Scott Pruitt's time as Environmental Protection Agency chief was dogged by questions about his extravagant spending habits and calls for him to step down. On July 5, the embattled administrator tendered his resignation — and EPA deputy administrator Andrew Wheeler will fill in, President Trump said.
The Senate confirmed Wheeler as second-in-command at the agency with a 53-45 vote in April.
While rumors of Pruitt's eventual departure swirled, Wheeler kept cool and assured the public he had no interest in filling the role as chief.
“While that’s flattering, I am not thinking about it, no,” Wheeler told the Washington Examiner in late June. “I could have put my hat in the ring for the administrator. I wasn’t interested in that. I am still not interested in that."
Trump said Wheeler would "assume duties" as acting administrator of the EPA on July 9.
"I have no doubt that Andy will continue on with our great and lasting EPA agenda. We have made tremendous progress and the future of the EPA is very bright!" Trump tweeted on July 5.
Here are 3 things you need to know about the interim EPA chief before he officially changes roles.
He was a major coal lobbyist
A former coal industry lobbyist, Wheeler helped lead an industry fight against regulations aimed at protecting Americans' health and addressing climate change. Many in the industry argued that the regulations would stifle business.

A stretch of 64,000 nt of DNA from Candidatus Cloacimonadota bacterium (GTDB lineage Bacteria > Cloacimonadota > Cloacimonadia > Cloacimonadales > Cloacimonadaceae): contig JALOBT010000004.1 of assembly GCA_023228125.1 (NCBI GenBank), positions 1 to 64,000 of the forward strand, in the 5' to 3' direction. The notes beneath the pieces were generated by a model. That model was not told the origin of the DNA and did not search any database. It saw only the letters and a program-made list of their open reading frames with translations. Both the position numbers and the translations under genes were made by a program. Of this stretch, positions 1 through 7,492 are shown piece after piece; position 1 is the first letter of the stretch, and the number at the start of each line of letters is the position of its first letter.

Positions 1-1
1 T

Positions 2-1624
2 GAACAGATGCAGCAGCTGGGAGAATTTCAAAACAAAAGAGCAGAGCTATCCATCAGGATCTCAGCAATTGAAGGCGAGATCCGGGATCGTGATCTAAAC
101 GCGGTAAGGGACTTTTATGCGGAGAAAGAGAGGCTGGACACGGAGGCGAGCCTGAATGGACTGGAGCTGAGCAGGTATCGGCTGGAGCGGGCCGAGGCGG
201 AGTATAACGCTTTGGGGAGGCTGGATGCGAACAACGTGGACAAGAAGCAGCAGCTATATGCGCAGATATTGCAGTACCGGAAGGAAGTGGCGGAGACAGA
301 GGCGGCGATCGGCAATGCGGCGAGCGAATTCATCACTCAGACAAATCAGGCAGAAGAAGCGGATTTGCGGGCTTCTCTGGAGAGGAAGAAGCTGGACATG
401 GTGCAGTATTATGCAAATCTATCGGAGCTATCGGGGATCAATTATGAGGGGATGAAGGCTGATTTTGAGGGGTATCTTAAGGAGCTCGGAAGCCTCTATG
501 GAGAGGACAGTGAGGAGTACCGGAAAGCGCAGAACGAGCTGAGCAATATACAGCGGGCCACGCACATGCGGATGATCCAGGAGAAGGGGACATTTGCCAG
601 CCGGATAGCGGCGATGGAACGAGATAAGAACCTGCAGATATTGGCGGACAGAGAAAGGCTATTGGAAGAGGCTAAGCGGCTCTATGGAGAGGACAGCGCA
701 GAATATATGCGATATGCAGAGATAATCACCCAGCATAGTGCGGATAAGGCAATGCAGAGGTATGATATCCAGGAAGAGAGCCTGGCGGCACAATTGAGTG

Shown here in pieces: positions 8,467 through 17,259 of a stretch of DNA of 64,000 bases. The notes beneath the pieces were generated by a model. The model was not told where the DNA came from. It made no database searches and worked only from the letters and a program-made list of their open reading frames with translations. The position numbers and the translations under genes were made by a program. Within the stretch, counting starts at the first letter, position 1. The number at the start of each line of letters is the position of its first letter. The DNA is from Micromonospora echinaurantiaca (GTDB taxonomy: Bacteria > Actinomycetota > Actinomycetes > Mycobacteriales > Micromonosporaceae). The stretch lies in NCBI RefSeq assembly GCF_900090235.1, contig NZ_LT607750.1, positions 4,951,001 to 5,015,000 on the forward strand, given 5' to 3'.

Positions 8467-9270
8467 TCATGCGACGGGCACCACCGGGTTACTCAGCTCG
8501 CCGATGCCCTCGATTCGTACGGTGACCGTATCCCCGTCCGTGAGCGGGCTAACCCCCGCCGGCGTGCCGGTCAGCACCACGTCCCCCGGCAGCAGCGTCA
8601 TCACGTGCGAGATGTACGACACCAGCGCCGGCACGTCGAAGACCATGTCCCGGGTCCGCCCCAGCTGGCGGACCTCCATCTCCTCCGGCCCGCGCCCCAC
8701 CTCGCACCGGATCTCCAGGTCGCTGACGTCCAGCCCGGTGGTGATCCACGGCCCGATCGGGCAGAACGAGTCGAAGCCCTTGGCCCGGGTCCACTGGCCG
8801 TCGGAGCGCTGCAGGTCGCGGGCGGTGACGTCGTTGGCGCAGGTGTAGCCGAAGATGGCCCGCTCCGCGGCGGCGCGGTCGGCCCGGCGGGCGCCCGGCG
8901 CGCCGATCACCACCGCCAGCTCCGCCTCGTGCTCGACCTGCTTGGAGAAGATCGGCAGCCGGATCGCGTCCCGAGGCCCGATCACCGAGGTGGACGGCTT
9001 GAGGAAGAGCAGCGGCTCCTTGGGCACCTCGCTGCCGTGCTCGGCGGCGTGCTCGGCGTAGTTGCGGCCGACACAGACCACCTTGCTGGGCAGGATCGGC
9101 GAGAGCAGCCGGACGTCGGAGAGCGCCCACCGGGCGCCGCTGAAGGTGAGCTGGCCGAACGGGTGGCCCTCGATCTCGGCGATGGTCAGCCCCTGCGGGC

Throughout his decades-long career, Wheeler has reportedly lobbied for at least 20 different companies, including Sargento Foods Inc., Whirlpool Corporation, and Xcel Energy, among others.
During his time as a lobbyist, Wheeler worked alongside Interior Secretary Ryan Zinke to reduce the Bears Ears National Monument in Utah by 85 percent and reserve a piece of the land for uranium mining, Fortune Magazine reported.
In recent years, Wheeler has lobbied for Energy Fuels Resources Inc. and Murray Energy Corporation, which is run by longtime Trump supporter Robert Murray, who spent roughly $300,000 on the president's inauguration, according to The New York Times.
He's had a 20-year career in Washington
Wheeler worked for the EPA in the early 1990s, focusing on chemicals and toxic substance-related issues during the Bush and Clinton administrations.
He later transitioned into the role of staff chief of the Senate Environment Committee and served as counsel to Sen. James Inhofe, R-Okla.
He co-led law firm Faegre Baker Daniels' energy and natural resources team
Wheeler joined the international law firm Faegre Baker Daniels after his stint at the Senate Committee on Environment and Public Works.
During his time at the firm, he helped counsel a variety of clients on "comprehensive legislative, regulatory and operational strategies," the firm states on its website.
He worked on "every major piece of environmental and energy-related legislation" before Congress over the span of a decade, ProPublica reported.
“Andrew has served our firm with distinction. His extensive experience has benefited our clients and we wish him well as he returns to government," FaegreBD consulting chair Dave Zook said in an online statement after Wheeler's confirmation.
The Associated Press contributed to this report.